BBI, which was headquartered in Easton, Maryland, on the eastern shore of the Chesapeake Bay, worked extensively, according to billing records, for public-relations companies, including Ketchum, Nichols-Dezenhall Communications, and Mongoven, Biscoe & Duchin. At the time, these PR outfits were servicing corporate clients fighting environmental organizations opposed to their products or actions. Ketchum, for example, was working for Dow Chemical and Kraft Foods; Nichols-Dezenhall, according to BBI records, was working with Condea Vista, a chemical manufacturing firm that in 1994 leaked up to 47 million pounds of ethylene dichloride, a suspected carcinogen, into the Calcasieu River in Louisiana.

Like other firms specializing in snooping, Beckett Brown turned to garbage swiping as a key tactic. BBI officials and contractors routinely conducted what the firm referred to as "D-line" operations, in which its operatives would seek access to the trash of a target, with the hope of finding useful documents. One midnight raid targeted Greenpeace. One BBI document lists the addresses of several other environmental groups as "possible sites" for operations: the National Environmental Trust, the Center for Food Safety, Environmental Media Services, the Environmental Working Group, the U.S. Public Interest Research Group, and the Center for Health, Environment and Justice, an organization run by Lois Gibbs, famous for exposing the toxic dangers of New York's Love Canal. For its rubbish-rifling operations, BBI employed a police officer in the District of Columbia and a former member of the Maryland state police.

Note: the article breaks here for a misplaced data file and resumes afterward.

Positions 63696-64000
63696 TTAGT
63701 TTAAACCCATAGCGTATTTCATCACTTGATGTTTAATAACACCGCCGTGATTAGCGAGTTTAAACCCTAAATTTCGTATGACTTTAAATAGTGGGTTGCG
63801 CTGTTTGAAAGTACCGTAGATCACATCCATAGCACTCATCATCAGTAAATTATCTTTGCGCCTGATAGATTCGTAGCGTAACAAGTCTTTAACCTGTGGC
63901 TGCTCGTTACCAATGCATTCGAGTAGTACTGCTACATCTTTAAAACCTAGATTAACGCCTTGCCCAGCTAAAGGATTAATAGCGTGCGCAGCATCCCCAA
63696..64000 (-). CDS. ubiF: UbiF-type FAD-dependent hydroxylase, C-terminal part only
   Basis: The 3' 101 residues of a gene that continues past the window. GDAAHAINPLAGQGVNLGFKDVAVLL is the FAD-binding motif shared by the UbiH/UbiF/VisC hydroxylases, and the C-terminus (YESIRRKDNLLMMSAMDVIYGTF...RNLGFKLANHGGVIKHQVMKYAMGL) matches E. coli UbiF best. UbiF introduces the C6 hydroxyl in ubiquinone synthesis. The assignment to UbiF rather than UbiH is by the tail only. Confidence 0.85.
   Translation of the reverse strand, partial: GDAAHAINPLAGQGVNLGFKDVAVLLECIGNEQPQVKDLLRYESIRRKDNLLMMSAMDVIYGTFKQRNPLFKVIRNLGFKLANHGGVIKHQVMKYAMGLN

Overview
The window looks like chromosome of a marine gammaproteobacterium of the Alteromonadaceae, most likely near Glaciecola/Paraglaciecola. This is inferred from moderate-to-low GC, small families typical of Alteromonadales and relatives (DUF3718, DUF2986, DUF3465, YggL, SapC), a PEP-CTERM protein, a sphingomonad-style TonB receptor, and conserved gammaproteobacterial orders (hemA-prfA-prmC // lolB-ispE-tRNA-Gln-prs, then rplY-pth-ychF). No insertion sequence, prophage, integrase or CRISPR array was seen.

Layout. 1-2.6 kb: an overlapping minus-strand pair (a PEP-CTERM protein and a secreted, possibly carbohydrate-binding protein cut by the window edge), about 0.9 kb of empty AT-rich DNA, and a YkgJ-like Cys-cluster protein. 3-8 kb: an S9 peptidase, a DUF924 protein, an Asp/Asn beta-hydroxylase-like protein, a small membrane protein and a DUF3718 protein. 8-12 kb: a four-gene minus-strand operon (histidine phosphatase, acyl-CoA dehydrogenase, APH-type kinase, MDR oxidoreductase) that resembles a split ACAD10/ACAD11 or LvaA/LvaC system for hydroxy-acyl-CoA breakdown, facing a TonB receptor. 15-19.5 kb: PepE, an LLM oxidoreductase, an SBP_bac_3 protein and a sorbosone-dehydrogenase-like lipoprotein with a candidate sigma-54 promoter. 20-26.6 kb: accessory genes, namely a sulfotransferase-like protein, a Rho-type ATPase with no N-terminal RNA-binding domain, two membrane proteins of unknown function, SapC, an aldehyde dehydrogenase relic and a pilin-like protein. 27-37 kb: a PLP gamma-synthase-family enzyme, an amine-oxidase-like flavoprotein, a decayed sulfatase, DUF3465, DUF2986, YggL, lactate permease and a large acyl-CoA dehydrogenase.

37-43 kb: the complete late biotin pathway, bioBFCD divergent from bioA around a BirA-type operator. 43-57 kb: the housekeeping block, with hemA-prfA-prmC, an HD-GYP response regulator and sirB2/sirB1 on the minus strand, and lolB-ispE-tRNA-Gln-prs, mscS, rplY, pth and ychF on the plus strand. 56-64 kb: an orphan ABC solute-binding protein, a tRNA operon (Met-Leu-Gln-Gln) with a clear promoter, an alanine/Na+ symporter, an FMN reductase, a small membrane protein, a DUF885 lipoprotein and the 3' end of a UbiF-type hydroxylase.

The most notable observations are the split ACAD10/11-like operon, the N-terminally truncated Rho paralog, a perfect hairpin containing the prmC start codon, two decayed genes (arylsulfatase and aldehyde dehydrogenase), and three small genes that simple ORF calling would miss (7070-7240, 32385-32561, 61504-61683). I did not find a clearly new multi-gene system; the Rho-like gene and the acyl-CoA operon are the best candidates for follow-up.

Beckett Brown's efforts to penetrate environmental groups and other targets came to an end when the business essentially dissolved in 2001 amid infighting between the principals. But the firm's officials went on to work in other security firms that remain active today.

Beckett Brown International began when John C. Dodd III met Richard Beckett at a bar in Easton in 1994. Dodd had recently become a millionaire after his father had sold an Anheuser-Busch beer distributorship on Maryland's eastern shore. Beckett ran a local executive recruiting and consulting business. Soon after they met, according to Dodd, Beckett introduced him to Paul Rakowski, a recently retired Secret Service agent, who had put in two decades protecting presidents and foreign heads of state and had become regional manager of the agency's financial crimes division. Rakowski told Dodd he had an idea for a new security business.

Dodd subsequently received a fax of a business plan for the new company. The sender's address at the top of the fax, according to Dodd, read: "11/02/94 USSS Financial Crimes Division/Forgery"—which suggested it had come from a Secret Service office. But Dodd was reluctant to put in the start-up money for the enterprise, because he didn't know who all the partners were. To impress him, Dodd says, Rakowski and his former Secret Service colleagues began taking him and his friends on special tours of the White House. "This wasn't a White House tour conducted by tour guides," he says. "They would take us…to areas that said 'Do not pass this line.'"

At one point, Dodd says, a senior Secret Service agent named Joseph Masonis arranged for him to tour a Secret Service facility. "To encourage me to invest in this company," Dodd notes, "they all said 'why not go up to technical security headquarters [of the Secret Service] and you will get an exclusive tour.'…They showed me everything....They were worried about someone flying way up high in a plane, miles from the White House, jumping out of a plane, skydiving, popping the chute and getting on the White House grounds without anybody knowing it. They were working on the technology to pick that up." Dodd says he was blown away by what he saw. (Masonis says, "I have never taken Mr. Dodd to any facility in D.C.") And at a waterfront party, Dodd says, he was introduced to and deeply impressed by George Ferris, a former naval special operations officer and an expert in demolitions.